Sundiata/Maghan Mari Djata Quotes in Sundiata
The silk-cotton tree springs from a tiny seed—that which defies the tempest weighs in its germ no more than a grain of rice. Kingdoms are like trees; some will be silk-cotton trees, others will remain dwarf palms and the powerful silk-cotton tree will cover them with its shade.
The child will be the seventh star, the seventh conqueror of the earth. He will be more mighty than Alexander.
Soothsayers see far ahead, their words are not always for the immediate present; man is in a hurry but time is tardy and everything has its season.
God has his mysteries which none can fathom. You, perhaps, will be a king. You can do nothing about it. You, on the other hand, will be unlucky, but you can do nothing about that either. Each man finds his way already marked out for him and he can change nothing of it.
The child, as if he had understood the whole meaning of the king's words, beckoned Balla Fasséké to approach. He made room for him on the hide he was sitting on and then said, “Balla, you will be my griot.”
He had already that authoritative way of speaking which belongs to those who are destined to command.
“Listen, Djata,” said Soumosso Konkomba, “we had come here to test you. We have no need of condiments but your generosity disarms us. We were sent here by the queen mother to provoke you and draw the anger of the nocturnal powers upon you. But nothing can be done against a heart full of kindness.”
You will return to reign when you are a man, for it is in Mali that your destiny must be fulfilled.
Fear enters the heart of him who does not know his destiny, whereas Sundiata knew that he was striding towards a great destiny. He did not know what fear was.
There's one that will make a great king. He forgets nobody.
They were showered with so many attentions that Manding Bory was embarrassed by them, but Sundiata found it quite natural to be treated like this. Modesty is the portion of the average man, but superior men are ignorant of humility.
“Do not deceive yourself. Your destiny lies not here but in Mali. The moment has come. I have finished my task and it is yours that is going to begin, my son. But you must be able to wait. Everything in its own good time.”
It was a forced march and during the halts the divines, Singbin Mara Cissé and Mandjan Bérété, related to Sundiata the history of Alexander the Great and several other heroes, but of all of them Sundiata preferred Alexander, the king of gold and silver, who crossed the world from west to east. He wanted to outdo his prototype both in the extent of his territory and the wealth of his treasury.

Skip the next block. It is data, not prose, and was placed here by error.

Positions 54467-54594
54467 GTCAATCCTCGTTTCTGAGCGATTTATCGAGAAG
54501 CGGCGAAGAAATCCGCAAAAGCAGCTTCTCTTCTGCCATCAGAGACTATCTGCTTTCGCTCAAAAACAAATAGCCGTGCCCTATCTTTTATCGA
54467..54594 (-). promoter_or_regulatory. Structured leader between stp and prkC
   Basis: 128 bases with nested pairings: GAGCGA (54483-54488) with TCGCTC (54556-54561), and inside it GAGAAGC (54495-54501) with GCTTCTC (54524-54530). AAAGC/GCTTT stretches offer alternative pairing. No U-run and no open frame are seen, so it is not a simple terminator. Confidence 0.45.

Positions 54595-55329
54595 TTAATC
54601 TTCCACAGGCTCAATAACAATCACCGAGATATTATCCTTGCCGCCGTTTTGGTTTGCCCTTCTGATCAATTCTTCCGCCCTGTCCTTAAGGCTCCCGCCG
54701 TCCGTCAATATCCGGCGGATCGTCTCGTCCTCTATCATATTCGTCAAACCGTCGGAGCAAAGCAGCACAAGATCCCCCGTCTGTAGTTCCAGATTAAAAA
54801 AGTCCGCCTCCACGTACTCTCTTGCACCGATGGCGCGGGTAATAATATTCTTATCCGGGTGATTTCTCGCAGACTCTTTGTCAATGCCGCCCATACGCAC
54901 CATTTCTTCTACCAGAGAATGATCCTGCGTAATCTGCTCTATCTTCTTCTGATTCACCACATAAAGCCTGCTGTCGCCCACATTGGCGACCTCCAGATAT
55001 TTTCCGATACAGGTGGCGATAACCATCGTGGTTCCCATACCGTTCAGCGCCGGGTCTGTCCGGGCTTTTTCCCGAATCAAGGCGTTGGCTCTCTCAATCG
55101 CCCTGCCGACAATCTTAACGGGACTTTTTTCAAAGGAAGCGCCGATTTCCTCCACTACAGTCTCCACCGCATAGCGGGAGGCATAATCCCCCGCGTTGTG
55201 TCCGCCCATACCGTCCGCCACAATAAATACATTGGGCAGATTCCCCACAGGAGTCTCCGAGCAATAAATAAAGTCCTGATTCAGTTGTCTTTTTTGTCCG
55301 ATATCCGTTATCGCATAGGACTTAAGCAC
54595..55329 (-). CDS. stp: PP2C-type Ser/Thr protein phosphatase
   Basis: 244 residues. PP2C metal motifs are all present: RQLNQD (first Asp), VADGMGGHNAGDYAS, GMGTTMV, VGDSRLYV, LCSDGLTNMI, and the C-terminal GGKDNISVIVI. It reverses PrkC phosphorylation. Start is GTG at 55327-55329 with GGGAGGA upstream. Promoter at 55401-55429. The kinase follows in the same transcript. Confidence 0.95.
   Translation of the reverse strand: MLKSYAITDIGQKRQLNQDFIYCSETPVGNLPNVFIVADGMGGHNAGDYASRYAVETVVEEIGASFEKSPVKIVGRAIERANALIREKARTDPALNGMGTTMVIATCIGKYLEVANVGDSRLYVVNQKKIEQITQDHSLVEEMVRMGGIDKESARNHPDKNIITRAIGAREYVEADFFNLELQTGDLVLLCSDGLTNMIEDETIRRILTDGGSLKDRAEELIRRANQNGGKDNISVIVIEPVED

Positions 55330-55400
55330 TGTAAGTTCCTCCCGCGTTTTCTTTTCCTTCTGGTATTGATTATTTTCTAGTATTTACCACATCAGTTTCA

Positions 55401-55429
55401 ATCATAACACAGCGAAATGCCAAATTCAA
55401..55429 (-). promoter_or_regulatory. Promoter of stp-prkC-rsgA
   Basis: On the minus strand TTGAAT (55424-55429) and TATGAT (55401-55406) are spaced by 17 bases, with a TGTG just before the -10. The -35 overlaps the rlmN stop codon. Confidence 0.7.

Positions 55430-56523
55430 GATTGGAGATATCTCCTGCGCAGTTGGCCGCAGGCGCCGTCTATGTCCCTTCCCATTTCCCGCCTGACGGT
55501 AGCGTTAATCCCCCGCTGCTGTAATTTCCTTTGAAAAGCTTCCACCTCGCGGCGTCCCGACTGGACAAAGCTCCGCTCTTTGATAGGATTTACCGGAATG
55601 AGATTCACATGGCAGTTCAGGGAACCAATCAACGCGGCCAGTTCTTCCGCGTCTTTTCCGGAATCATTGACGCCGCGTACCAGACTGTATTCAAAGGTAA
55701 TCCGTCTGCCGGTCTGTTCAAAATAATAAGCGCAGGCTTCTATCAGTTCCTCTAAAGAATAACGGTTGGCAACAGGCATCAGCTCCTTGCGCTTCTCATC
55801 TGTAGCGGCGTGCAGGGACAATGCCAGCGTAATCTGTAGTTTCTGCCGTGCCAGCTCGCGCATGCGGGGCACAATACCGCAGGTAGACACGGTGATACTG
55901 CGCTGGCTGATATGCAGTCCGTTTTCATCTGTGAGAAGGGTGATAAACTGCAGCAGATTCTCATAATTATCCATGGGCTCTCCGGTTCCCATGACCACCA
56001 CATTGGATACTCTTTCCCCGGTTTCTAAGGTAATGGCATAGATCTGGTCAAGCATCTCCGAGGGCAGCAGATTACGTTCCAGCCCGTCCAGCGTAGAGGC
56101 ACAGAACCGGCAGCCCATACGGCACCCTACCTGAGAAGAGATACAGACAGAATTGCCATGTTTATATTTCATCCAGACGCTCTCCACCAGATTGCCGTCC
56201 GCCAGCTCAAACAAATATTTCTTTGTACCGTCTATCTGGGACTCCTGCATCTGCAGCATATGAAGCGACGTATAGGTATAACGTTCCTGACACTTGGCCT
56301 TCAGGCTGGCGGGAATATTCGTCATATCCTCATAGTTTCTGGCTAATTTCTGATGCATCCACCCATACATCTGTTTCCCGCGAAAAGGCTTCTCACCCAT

In the same way as light precedes the sun, so the glory of Sundiata, overleaping the mountains, shed itself on all the Niger plain.
There they were, the valorous sons of Mali, awaiting what destiny had promised them. Pennants of all colours fluttered above the sofas divided up by tribes.
With whom should I begin; with whom end?
You are the outgrowth of Mali just as the silk-cotton tree is the growth of the earth, born of deep and mighty roots. To face the tempest the tree must have long roots and gnarled branches. Maghan Sundiata, has not the tree grown?
There are some kings who are powerful through their military strength. Everybody trembles before them, but when they die nothing but ill is spoken of them. Others do neither good nor ill and when they die they are forgotten. Others are feared because they have power, but they know how to use it and they are loved because they love justice. Sundiata belonged to this group. He was feared, but loved as well. He was the father of Mali and gave the world peace. After him the world has not seen a greater conqueror, for he was the seventh and last conqueror.
How many heaped-up ruins, how many vanished cities! How many wildernesses peopled by the spirits of great kings! The silk-cotton trees and baobabs that you see in Mali are the only traces of extinct cities.